Last Wednesday, 16-year-old Chelsea Lunt was texting on her way to Decatur High School just before losing control of her pickup truck. The truck flipped five times after she tried to overcorrect it before landing in the ditch on U.S. 81/287, just short of the FM 730 exit. Lunt was killed instantly in the car accident. Although she was wearing a seat belt, her body was partially ejected and she suffered major head injuries.

Lunt was on her way to track practice and had been texting a boy during the drive. 11 messages had been sent to the boy on her drive to school-the last was at 6:51 a.m.-the time of the accident, which was called in two minutes later.

Witness statements revealed that the sophomore had been swerving in her lane, an indication that she might have been distracted by something. An accident investigation, which will continue for weeks as police await test results, revealed that texting was the absolute cause of the tragic wreck.

According to an article published a year ago in U.S. News and World Report, approximately 20 percent of people on the roads were texting while driving. I'm sure that number has increased in the last year. Already, texting and driving has been banned in New Jersey and Washington, and 16 other states were considering legislation that would ban the distracting activity. Most of these states are in the Midwest and on the East Coast, but unfortunately, Texas is not among them.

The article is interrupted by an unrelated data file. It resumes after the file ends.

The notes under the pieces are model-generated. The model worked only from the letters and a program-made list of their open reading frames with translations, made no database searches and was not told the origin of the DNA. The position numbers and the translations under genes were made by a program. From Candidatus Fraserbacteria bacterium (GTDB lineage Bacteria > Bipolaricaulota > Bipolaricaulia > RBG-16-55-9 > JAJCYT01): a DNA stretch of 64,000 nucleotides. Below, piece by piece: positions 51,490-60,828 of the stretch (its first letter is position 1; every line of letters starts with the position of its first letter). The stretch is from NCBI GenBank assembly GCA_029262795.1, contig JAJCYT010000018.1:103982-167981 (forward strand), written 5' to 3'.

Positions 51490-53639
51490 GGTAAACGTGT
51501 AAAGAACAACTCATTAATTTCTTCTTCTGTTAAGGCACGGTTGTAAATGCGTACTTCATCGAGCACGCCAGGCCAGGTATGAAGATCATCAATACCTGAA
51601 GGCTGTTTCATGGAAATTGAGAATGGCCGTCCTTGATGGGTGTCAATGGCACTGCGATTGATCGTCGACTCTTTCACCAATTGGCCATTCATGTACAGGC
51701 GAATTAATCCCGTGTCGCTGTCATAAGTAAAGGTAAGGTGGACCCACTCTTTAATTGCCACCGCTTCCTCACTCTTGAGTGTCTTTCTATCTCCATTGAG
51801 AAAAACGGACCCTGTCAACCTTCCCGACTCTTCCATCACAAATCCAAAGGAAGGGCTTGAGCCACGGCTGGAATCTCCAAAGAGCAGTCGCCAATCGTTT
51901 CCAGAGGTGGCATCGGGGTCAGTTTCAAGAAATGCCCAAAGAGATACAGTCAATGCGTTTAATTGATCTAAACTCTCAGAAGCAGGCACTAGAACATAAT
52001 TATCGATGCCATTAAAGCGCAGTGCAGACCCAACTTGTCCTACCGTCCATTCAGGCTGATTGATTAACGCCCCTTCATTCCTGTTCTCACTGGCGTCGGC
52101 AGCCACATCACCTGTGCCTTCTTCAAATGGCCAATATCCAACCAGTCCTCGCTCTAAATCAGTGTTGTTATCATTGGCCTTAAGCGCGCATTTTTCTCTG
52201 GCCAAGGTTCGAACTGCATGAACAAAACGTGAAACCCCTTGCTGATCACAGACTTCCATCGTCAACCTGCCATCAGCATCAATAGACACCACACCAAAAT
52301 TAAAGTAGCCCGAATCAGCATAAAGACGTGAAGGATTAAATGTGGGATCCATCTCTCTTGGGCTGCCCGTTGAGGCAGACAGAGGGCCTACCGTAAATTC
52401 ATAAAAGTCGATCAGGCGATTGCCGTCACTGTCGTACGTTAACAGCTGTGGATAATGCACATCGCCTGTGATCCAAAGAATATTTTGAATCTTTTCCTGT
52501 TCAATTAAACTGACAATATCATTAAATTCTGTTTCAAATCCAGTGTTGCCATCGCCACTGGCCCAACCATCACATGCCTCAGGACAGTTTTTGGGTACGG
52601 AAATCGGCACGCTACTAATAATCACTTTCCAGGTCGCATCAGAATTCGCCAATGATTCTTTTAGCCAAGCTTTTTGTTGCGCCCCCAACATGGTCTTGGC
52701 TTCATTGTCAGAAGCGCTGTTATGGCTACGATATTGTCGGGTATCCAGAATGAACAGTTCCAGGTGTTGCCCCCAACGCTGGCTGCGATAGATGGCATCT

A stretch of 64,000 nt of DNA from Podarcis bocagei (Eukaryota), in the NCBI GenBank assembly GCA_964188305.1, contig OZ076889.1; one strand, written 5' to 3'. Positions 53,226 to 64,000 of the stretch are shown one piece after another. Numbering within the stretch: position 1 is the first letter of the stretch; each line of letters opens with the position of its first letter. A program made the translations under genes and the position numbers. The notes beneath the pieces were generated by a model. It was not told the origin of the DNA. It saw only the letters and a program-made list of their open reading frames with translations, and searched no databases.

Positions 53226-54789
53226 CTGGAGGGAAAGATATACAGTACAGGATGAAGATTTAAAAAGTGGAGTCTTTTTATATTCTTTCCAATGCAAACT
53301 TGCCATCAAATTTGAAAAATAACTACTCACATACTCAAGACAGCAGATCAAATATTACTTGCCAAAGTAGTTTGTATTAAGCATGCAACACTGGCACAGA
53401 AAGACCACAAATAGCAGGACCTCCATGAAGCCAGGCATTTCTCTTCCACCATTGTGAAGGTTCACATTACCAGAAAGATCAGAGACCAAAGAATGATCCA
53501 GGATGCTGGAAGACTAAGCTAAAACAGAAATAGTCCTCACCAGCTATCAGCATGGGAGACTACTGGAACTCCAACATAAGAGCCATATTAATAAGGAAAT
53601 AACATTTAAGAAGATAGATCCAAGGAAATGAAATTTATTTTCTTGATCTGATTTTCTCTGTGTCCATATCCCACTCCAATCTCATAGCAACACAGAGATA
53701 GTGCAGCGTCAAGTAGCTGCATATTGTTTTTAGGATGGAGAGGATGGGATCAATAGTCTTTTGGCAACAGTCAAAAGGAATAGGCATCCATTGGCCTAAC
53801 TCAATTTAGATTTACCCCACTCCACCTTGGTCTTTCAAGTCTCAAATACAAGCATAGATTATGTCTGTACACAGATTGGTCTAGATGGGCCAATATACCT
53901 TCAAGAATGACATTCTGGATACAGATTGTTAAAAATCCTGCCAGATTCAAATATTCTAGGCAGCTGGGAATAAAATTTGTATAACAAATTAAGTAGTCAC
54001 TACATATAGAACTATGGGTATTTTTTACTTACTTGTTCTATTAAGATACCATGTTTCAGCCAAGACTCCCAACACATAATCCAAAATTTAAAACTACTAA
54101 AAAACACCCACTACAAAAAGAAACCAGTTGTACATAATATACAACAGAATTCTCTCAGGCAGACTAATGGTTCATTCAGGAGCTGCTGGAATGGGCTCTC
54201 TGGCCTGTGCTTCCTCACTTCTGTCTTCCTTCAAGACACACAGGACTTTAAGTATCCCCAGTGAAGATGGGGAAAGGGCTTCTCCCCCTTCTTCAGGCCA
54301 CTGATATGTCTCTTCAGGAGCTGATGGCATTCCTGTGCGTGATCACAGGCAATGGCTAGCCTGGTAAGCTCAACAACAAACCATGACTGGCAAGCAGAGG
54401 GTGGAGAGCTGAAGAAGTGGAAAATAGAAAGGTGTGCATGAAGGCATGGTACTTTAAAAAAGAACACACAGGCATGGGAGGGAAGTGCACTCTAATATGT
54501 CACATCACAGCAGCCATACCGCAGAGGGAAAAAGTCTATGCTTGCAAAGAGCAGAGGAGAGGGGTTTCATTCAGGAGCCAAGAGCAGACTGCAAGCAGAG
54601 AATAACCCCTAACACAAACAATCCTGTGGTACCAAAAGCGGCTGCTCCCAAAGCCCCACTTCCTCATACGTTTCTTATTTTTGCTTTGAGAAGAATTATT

The good news is Texas does recognize texting-and using a cell phone in general, while driving as dangerous. Already, several cities in North Texas ban the use of cell phones, including texting, in school zones. Hopefully, our state will jump on board soon as far as extending the ban to major roads and highways.

Funeral services for Lunt-a star athlete in volleyball and track, were Saturday in Decatur, Texas.